Washington, D.C. — In a two-part podcast series from the Center for American Progress’ “Thinking CAP,” author and commentator Reza Aslan, The Washington Post columnist E.J. Dionne, and ThinkProgress Senior Religion Reporter, Jack Jenkins, explore the role of faith in identity politics, voting trends, and the Trump era.
In an interview for the podcast aired last Thursday, Reza Aslan, author and commentator, laid out the three reasons he believes 81 percent of white evangelicals voted for Donald Trump in the 2016 election, despite President Trump’s lack of biblical knowledge or expression of Christian morality. Primarily, Aslan said that there is a racial element involved—he cites that 67 percent of evangelicals of color supported Hillary Clinton in 2016, while white evangelicals acted more white than evangelical. As well, he says that many white evangelicals saw Trump’s wealth and took it to mean that he’d been blessed by God—the promiscuous influence of the prosperity gospel—and that Trump explicitly promised secular power to white evangelicals.
“It’s baffling, it is baffling, and it’s something that I think a lot of people are trying to figure out, most especially white evangelicals,” said Reza Aslan, “81 percent of white evangelicals voted for Donald Trump, that’s a record. That’s more white evangelicals than voted for George W. Bush who was a white evangelical … unlike Donald Trump … whose entire world view makes a mockery of Christianity, makes a mockery of core Christian ideals like empathy, care for the poor, humility. This is a man who said why should he ask forgiveness from God, he’s never made a mistake before. This is a man whose primary emotional response is negative empathy, as in delight in the suffering of others, that’s the primary emotion that he expresses. He is a thrice married, lying, lecherous, greedy, conniving man.”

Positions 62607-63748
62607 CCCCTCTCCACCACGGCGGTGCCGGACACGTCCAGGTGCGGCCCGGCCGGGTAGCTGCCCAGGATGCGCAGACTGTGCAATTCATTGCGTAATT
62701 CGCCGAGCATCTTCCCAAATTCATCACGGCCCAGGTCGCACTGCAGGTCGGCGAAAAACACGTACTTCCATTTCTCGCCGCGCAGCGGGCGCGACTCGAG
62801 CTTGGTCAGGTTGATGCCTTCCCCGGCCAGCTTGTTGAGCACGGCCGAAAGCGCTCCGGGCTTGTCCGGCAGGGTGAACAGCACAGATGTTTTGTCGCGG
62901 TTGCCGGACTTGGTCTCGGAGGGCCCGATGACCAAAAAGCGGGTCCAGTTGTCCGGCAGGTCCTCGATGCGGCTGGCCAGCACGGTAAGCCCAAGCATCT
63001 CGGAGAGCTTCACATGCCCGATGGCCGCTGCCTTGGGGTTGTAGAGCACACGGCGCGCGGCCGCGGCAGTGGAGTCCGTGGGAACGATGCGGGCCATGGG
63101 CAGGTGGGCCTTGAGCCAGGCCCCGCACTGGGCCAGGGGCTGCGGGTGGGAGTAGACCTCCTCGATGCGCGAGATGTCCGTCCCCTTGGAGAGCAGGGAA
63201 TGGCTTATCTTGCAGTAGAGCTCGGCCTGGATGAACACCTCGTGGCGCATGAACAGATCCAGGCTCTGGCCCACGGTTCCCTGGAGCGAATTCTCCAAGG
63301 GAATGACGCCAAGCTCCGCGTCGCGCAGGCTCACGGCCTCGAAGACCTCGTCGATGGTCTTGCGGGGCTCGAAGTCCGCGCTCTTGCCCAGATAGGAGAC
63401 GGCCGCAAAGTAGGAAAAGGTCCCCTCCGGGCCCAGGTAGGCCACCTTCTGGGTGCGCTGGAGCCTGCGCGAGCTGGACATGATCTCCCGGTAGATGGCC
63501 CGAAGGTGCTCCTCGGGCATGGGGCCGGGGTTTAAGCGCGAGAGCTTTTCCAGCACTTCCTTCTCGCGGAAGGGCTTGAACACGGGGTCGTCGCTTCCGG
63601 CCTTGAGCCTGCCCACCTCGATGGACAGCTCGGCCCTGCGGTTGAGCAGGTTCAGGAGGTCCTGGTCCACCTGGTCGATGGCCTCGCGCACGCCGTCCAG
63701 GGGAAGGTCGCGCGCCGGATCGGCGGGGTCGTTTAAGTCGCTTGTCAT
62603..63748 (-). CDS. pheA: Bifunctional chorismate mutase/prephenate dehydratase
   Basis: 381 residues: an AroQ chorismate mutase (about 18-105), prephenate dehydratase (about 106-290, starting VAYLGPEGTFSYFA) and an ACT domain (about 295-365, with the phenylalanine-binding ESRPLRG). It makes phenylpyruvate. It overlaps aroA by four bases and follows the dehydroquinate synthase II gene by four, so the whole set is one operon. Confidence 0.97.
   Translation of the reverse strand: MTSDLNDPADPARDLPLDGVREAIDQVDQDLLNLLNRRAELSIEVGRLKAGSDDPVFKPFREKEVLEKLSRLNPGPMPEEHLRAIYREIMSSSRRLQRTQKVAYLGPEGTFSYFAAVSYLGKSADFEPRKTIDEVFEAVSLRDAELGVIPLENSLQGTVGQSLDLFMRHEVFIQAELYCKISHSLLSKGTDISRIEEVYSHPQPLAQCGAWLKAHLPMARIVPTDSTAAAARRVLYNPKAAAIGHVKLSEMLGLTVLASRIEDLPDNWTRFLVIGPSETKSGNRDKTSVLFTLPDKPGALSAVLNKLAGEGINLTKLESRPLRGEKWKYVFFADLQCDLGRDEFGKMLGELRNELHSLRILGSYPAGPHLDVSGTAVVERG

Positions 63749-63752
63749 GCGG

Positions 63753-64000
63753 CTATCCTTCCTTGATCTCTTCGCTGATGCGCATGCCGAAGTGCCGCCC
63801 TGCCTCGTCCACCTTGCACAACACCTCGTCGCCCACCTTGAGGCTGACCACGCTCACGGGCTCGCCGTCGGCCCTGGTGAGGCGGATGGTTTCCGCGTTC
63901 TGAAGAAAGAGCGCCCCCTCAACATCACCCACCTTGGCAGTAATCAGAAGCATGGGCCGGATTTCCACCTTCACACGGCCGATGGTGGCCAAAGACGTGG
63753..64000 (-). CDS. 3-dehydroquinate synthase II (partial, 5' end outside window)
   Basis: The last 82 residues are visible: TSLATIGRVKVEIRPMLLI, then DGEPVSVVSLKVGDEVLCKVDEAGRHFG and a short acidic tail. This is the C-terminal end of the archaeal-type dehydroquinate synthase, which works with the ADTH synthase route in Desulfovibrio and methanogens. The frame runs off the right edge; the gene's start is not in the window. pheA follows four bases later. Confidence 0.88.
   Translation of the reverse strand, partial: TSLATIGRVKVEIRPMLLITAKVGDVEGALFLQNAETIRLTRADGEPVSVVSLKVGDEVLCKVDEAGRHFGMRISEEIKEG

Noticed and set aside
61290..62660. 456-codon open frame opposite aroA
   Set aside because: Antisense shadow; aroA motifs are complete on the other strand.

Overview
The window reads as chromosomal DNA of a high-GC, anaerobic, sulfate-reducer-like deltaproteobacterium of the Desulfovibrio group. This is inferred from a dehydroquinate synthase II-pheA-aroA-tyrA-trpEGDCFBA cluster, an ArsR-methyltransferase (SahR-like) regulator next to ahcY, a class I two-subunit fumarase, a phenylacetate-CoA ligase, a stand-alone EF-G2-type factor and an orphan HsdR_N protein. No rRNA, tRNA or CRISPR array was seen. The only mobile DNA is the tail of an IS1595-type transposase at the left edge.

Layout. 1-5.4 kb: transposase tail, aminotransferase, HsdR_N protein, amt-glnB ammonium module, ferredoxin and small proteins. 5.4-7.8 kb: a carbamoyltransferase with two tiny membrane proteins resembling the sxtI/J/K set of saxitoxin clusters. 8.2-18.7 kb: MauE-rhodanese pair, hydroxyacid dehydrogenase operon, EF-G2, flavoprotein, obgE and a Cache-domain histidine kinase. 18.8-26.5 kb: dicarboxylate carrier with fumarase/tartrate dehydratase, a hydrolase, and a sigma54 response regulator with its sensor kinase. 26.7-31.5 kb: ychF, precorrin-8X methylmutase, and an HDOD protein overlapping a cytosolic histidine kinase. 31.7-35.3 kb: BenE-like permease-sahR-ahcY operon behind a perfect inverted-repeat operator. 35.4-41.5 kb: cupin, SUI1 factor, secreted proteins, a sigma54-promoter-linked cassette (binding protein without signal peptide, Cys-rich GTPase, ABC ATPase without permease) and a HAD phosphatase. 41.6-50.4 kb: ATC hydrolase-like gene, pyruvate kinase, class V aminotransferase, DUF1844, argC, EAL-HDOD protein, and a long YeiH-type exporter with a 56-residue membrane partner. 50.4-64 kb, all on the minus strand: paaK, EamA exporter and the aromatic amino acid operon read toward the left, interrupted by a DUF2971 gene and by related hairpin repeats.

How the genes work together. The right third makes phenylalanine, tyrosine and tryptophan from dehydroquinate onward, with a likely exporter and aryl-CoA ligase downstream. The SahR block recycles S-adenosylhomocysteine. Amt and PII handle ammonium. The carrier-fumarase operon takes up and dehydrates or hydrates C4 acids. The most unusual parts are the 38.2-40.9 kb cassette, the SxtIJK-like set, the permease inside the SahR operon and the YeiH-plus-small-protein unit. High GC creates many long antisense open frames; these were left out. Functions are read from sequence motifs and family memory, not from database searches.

E.J. Dionne also believes that there is a racial aspect to the way people of faith vote, pointing out that progressives are often seemingly afraid of religion, conflating the identity of faith voters with conservatism.
“I think there is the weirdest condescension among liberals, because the only people with whom it’s permitted to be religious are African Americans,” said E.J. Dionne on an episode of the podcast released this morning. “It’s like treating African Americans as, ‘well they’re odd that way.’”
“Thinking CAP” is a weekly podcast launched in May by CAP. During the past few months, co-hosts Michele Jawando and Igor Volsky have spoken with progressive thought leaders, comedians, advocates, and politicians, including former Secretary of State Hillary Clinton; Hasan Minhaj of “The Daily Show”; comedian Baratunde Thurston; Sens. Cory Booker (D-NJ), Al Franken (D-MN), and Chris Murphy (D-CT); former U.S. Secretary of Education John King; and former U.S. Secretary of Health and Human Services Kathleen Sebelius. The podcast is produced by Sally Tucker, and Rachel Rosen is the supervising producer. New episodes are released every Thursday. The podcast is available on iTunes, SoundCloud, Stitcher, and CAP’s website.
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